Ideally, this format will have only a few sections explaining the purpose of the task, a summary, the specific steps, and the party responsible for the task. You can also use this format to go over safety guidelines to ensure they are followed by all employees in the workplace.

Hierarchical steps format

Most businesses have activities that involve complex procedures or processes that span multiple organizations and may include detailed technical procedures. In these situations, a good SOP format would be the hierarchical format.

This format involves a detailed hierarchical checklist and should include multiple sections that break the processes into smaller tasks. The document structure should include a table of contents and provide insight into how tasks are broken down to form subtasks.

Process flow chart format

Sometimes, an organization will have processes or procedures that have some flexibility. In this case, a process flow or chart-style SOP would be appropriate. This type of SOP can be used for simple or complex processes and will show the steps that need to be completed in a graphical flowchart format.

A good example of when a process flow diagram is ideal is customer service policies, where different scenarios are possible, but the ultimate goal of maintaining customer relationships remains the same.

Checklist format

A checklist format will provide a specific list of individual steps in the order they need to be completed, and as each step is completed, it is checked off.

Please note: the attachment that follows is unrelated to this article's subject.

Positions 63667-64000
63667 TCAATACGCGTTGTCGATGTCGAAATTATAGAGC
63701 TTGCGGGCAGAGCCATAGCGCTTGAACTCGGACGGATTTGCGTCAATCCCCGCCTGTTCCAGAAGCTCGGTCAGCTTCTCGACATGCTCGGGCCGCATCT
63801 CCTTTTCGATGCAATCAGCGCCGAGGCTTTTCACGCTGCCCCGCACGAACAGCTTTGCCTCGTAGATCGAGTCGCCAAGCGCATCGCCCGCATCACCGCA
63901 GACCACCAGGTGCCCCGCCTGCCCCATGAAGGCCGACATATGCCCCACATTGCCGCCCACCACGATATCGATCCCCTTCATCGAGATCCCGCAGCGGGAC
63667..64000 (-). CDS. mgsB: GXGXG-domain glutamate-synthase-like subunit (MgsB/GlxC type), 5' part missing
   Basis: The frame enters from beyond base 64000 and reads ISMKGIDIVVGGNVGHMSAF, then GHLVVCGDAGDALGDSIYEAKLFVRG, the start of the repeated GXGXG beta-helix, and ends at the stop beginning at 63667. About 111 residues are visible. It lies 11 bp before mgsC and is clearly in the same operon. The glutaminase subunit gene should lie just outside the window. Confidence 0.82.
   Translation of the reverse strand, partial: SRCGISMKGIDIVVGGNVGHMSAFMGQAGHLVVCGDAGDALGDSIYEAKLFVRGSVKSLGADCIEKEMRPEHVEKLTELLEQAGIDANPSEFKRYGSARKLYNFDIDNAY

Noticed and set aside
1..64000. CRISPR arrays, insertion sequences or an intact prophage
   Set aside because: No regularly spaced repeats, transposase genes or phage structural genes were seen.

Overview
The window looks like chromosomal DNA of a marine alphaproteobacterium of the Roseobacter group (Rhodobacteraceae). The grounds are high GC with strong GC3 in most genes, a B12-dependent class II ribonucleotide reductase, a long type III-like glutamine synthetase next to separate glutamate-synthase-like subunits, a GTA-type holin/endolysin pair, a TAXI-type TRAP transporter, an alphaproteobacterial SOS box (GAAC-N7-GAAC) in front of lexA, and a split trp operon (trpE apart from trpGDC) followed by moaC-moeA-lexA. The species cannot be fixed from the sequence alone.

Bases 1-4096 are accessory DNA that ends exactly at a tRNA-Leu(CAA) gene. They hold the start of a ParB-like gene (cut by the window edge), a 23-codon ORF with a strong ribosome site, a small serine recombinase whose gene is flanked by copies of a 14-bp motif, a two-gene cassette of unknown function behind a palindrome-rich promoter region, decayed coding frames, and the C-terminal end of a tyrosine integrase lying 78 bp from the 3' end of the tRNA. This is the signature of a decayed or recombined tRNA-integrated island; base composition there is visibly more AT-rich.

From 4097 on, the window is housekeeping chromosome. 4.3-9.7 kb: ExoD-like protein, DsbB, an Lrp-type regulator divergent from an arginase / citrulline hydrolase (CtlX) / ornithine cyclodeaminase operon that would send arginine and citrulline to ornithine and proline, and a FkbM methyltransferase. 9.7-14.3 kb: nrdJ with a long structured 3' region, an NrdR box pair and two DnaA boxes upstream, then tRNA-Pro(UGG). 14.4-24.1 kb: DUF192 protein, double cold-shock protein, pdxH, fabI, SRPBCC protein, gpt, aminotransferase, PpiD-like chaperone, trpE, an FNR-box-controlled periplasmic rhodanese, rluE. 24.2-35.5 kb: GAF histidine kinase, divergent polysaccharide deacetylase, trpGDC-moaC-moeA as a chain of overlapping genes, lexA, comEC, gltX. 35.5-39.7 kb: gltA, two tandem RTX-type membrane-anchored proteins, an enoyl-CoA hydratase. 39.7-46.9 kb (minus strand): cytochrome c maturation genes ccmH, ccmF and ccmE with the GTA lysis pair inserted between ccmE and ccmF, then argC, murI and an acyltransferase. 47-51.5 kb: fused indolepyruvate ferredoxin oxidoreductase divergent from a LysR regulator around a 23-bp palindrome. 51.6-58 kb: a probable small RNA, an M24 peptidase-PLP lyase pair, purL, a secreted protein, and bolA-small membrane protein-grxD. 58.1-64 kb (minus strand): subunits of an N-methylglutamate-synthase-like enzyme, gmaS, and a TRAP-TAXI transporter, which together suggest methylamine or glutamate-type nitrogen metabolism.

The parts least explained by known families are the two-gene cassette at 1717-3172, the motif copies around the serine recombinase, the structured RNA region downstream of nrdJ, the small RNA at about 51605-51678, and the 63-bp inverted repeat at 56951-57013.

A checklist is typically organized in a bulleted or numbered list and doesn't involve full sentences. It's brief, to the point, and clearly states what needs to be done in a process. A good example of a checklist format would be a to-do list.

How to write an SOP

If your organization wants to write a standard operating procedure, regardless of the task to be covered, there are several steps that must be followed. You can also look at SOP examples online to help write detailed SOPs for nearly any business process.

These are the steps that should be followed when writing SOPs:

Define the purpose

The first thing to do is to figure out what the purpose of the SOP will be. This will include determining the specific process or task that will be covered.

Every business will have its own processes unique to the company, but common processes that span nearly every organization include accounting principles and customer sales policies.

Identify your audience

Once the task has been identified, you then need to figure out who will be following the SOP. Identifying the target audience will help you write the SOP in a way that your audience can understand.

For example, writing an SOP for a sales team in a style that is appropriate for a software development team will likely lead to the sales team not understanding the SOP. It is important to engage employees during this process and get their input in a way that makes it easy for them to follow any SOP they are expected to utilize.